Richard A. Mueller, Heather F. Counts and Jeaniene Jackson represented three Kawasaki defendants in a seven-day jury trial in federal district court for the Southern District of Texas (Chief Judge Lee Rosenthal). The unanimous 12-person jury returned a defense verdict on October 10, 2018. Plaintiffs were represented by S. Scott West from Sugar Land, Texas.
Plaintiffs Doris and Melanie Norris sued Kawasaki for damages associated with the rollover of a 2013 Kawasaki Mule 4010 utility vehicle (UTV) which occurred in August 2014. Melanie was 12 years old at the time and was a passenger riding with two underage friends when the Mule was rolled. None of the occupants wore their seatbelts, and they were all ejected during the rollover. Ms. Norris received a severe injury to her leg, resulting in over $400,000 in medical bills, as well as estimated future expenses totaling $175,000. According to the Plaintiffs, Ms. Norris experienced more than 20 surgeries, including multiple skin grafts, a bone graph and leg lengthening treatments.
Plaintiffs asserted a failure to warn claim and design defect claims related to the Kawasaki Mule’s allegedly inadequate occupant protection system, i.e., that the vehicle should have had doors, shoulder bolsters and side netting. The applicable Society of Automotive Engineers (“SAE”) J2258 standard did not require doors or netting. Other standards for higher speed off-road vehicles, established by Recreational Off-Highway Vehicle Association (“ROHVA”), require doors and netting.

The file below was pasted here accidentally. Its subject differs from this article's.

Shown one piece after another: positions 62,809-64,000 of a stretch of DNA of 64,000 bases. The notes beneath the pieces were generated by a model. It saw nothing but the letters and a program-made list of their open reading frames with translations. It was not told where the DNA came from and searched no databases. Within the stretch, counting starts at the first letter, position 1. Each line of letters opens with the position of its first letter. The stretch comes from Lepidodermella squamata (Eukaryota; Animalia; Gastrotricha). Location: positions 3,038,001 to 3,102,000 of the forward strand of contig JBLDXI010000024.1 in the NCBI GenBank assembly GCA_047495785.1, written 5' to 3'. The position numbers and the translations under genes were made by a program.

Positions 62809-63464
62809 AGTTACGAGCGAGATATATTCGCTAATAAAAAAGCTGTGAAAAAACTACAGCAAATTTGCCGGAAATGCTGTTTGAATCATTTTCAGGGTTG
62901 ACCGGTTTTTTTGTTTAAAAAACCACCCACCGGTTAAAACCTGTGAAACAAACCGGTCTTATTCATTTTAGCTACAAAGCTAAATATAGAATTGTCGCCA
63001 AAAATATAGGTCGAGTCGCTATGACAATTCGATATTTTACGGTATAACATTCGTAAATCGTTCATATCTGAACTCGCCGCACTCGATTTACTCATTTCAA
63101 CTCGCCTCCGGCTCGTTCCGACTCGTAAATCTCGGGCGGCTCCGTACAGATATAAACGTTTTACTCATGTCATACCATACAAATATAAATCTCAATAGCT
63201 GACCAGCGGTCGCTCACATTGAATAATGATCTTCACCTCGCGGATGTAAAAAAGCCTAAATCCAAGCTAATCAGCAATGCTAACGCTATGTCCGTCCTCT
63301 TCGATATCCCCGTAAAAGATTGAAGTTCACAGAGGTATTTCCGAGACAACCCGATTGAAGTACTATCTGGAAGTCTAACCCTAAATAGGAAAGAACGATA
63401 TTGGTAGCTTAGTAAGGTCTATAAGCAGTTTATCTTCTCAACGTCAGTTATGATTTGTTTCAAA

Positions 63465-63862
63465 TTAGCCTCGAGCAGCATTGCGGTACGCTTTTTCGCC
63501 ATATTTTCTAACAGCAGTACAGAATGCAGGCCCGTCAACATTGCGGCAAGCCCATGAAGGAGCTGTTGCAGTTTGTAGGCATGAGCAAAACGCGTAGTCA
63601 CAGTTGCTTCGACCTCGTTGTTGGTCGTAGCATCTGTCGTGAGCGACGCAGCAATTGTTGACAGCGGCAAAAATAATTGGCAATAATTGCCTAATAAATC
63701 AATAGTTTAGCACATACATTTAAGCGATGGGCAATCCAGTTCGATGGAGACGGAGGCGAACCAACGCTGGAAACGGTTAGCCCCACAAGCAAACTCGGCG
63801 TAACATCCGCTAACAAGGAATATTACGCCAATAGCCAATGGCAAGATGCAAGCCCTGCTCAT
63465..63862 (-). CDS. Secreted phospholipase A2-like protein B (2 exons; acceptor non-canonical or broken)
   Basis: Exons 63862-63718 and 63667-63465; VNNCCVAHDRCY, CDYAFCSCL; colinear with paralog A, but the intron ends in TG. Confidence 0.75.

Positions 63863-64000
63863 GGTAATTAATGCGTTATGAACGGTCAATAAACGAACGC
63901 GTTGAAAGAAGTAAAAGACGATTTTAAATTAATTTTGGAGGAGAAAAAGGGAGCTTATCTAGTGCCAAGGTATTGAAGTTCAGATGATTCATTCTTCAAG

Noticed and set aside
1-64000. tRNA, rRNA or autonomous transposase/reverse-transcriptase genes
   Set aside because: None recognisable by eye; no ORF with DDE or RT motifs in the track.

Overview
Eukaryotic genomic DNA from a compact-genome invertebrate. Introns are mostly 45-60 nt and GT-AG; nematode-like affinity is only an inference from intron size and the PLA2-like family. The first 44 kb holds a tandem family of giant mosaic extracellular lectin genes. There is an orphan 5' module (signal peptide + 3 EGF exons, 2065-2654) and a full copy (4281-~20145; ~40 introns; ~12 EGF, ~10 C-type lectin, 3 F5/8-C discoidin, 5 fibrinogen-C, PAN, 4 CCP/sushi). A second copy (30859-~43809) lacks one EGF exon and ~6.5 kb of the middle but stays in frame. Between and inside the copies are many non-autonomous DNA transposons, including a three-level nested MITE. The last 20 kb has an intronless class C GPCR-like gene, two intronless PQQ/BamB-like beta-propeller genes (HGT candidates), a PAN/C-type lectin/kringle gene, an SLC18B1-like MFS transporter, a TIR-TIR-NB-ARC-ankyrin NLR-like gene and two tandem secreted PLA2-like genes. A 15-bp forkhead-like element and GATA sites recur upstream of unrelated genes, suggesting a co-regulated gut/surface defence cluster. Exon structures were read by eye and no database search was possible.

Plaintiffs interjected issues related to prior “Rhino Recall” on that topic. Plaintiffs also incorrectly argued that the Consumer Product Safety Commission (“CPSC”) lacked jurisdiction over the Kawasaki Mule and that the industry had conspired to control the CPSC and SAE regarding off-road vehicle standards. Both the SAE and ROHVA standards, along with the “Rhino Recall” were admitted into evidence, as well as Kawasaki’s ROHVA products that also have doors and netting per the ROHVA standards.
Plaintiffs’ experts were Herbert Newbold from Colorado (design) and Dr. Mariusz Ziejewski from North Dakota (biomechanics). Thompson Coburn retained Kevin Breen (Florida) and Dr. Michael Carhart (Exponent) to address these issues. Prior to trial, the court granted Kawasaki’s motion to exclude expert testimony regarding side netting, but later reversed itself.
After all of the evidence, the Court directed a verdict in Kawasaki’s favor on the warnings claim but submitted the design claims to the jury. In closing argument, Plaintiffs asked the jury for nearly $5 million dollars in damages. After eating lunch and asking one question about the jury instructions, the jury returned a defense verdict about 45 minutes later.
This is Thompson Coburn’s second victory defending the Kawasaki Mule, off-road, utility vehicle in Texas litigation. In May 2015, Thompson Coburn won a defense verdict in Fisher v. Kawasaki, tried in Neuces County, Texas (Corpus Christi), where the plaintiff also alleged design defect and warnings claims.
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